February 21, 2017

Wellness Toolbox: Stopping Stress With Self-Hypnosis

Stress and depression are deadly conditions if not treated properly. Researchers and everyday people are learning more and more how debilitating anxiety can become by reducing one’s quality of life, making it difficult for sufferers to form meaningful relationships, and even by shortening their lifespans. While many people suffer from stress and depression, finding a cure for these problems can be almost as stressful as the problem itself. Drugs and therapy, while providing relief for many people, often offer little more than temporary solutions. For those looking to be cured of their anxiety once and for all, self-hypnosis could provide an answer. This article will look at what self-hypnosis is, and why it is particularly useful in combating stress.

woman in front of computer

What is self-hypnosis?

When people think of hypnosis, they often think of magicians controlling peoples’ minds in order to make them do embarrassing things. As such, many people dismiss hypnosis as little more than a pseudo-science. This assumption, however, is wrong. In fact, the tricks performed by stage hypnotists would be considered downright unethical in the medical profession, where controlling another person against their will goes against all morality surrounding medical practice. Hypnosis, in fact, is not as unusual as people think it is. Monks go into a form of hypnosis when they pray, and even common daydreaming can be considered as a kind of hypnosis. Perhaps the best way to understand hypnosis is to consider the moment at night when a person is just about to drift off to sleep. Such a person is still conscious of his or her surroundings and able to make suggestions to him or herself. For example, he may, in this state, tell himself to wake up at six AM, and does so the following morning. This is, roughly speaking, a common example of self-hypnosis.

 

Using self-hypnosis to combat stress

Strictly speaking, all hypnosis is self-hypnosis, since nobody can force a person into hypnosis. Therefore, a hypnotherapist is used as a guide to help people get themselves into a state of self-hypnosis. The reason hypnosis works so well to combat stress is because it goes to the very root of the problem that is causing the stress in the first place. Drugs, on the other hand, do little more than address the symptom rather than the cause. Meanwhile, therapy may provide some relief, but the problem is that humans are far too rational when they are consciously thinking about their problems, and when so much of stress cannot be attributed to rational problems, therapy tends to fail. Certain problems, may be rationally thought of as needing to cause no anxiety, and yet they do just that for many people. Hypnosis allows people to take their guards down and fully address the problem that is at the core of their anxiety.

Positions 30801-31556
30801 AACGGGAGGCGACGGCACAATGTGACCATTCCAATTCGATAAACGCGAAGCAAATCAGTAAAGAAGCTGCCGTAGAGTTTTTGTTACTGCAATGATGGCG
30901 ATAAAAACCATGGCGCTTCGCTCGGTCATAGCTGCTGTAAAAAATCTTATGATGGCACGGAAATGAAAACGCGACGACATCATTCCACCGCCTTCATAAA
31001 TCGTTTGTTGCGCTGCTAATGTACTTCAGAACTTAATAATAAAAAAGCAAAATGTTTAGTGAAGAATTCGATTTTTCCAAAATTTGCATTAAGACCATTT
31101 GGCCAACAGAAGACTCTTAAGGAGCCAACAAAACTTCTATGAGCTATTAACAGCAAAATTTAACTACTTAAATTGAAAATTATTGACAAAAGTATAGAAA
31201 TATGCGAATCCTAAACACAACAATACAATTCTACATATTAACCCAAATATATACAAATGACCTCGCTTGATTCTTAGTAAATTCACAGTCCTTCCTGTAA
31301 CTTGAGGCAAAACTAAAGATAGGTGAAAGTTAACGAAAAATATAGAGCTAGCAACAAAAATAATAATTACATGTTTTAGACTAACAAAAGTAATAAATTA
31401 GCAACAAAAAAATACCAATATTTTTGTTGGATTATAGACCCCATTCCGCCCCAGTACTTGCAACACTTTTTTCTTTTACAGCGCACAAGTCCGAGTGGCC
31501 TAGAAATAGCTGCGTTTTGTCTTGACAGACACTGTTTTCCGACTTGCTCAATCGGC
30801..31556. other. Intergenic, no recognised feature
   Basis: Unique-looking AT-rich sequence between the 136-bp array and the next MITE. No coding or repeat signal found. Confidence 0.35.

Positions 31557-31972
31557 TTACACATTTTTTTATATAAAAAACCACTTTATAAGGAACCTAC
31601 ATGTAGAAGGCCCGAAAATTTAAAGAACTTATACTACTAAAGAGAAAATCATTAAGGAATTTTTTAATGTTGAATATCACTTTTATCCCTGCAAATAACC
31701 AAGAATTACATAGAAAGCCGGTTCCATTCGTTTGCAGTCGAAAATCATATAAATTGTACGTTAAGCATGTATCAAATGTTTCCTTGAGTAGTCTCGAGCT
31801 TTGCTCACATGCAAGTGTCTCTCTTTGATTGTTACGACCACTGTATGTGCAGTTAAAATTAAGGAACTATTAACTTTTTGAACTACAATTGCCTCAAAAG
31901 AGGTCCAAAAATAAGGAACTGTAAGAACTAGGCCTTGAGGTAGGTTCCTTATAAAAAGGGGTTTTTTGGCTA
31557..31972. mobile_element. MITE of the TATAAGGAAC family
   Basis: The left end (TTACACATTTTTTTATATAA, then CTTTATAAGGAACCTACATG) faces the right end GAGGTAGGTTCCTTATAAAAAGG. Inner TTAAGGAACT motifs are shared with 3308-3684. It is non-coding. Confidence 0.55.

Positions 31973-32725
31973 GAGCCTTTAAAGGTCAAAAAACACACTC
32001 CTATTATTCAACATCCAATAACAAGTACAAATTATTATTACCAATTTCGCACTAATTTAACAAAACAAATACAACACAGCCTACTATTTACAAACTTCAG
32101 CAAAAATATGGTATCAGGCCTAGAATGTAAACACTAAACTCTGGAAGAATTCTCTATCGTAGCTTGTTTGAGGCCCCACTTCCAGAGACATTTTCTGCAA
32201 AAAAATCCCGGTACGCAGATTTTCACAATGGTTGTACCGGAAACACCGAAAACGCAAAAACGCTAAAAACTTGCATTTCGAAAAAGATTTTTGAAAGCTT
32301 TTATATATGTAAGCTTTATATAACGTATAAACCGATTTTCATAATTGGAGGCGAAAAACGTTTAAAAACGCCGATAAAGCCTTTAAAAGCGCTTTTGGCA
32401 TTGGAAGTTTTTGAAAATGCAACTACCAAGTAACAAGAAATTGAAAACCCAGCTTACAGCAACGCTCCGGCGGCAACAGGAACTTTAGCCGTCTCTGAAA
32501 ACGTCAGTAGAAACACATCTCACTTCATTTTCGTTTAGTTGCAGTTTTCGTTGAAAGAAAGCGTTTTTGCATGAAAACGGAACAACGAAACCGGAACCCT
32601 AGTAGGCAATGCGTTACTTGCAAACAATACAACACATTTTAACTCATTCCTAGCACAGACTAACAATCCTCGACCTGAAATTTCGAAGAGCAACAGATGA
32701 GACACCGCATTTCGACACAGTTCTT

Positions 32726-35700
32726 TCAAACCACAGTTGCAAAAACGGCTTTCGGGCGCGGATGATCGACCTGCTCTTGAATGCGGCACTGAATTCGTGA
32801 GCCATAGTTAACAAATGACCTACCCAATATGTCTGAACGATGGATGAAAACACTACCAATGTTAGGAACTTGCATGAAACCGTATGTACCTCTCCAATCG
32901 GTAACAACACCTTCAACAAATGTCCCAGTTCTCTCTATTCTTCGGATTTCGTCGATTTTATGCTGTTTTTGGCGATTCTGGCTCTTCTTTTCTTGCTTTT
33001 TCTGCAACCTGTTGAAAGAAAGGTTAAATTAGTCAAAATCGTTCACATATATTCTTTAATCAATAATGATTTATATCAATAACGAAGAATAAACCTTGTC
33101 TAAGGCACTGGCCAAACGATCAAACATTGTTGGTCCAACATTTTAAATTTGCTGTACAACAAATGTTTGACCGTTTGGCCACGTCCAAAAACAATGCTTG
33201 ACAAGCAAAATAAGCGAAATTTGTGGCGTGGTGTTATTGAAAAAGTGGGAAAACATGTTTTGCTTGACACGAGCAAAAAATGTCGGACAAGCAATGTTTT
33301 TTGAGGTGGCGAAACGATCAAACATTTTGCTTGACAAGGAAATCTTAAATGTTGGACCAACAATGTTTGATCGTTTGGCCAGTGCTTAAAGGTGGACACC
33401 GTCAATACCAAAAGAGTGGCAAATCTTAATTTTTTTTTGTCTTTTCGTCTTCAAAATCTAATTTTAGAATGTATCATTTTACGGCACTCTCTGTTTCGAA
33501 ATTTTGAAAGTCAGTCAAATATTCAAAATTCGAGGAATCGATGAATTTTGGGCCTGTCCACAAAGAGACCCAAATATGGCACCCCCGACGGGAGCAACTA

By working with a qualified hypnotherapist, many people who suffer from stress and depression can begin to work themselves out of their anxiety and live happier lives. While many myths surround hypnosis, medical research is showing more and more that this treatment is an effective cure to many common forms of anxiety.

Leonardo Dawson is a holistic health consultant. On his days off, he enjoys blogging about alternative medicine. Visit the Securicaremedical.co.uk website for healthcare supply information.

 

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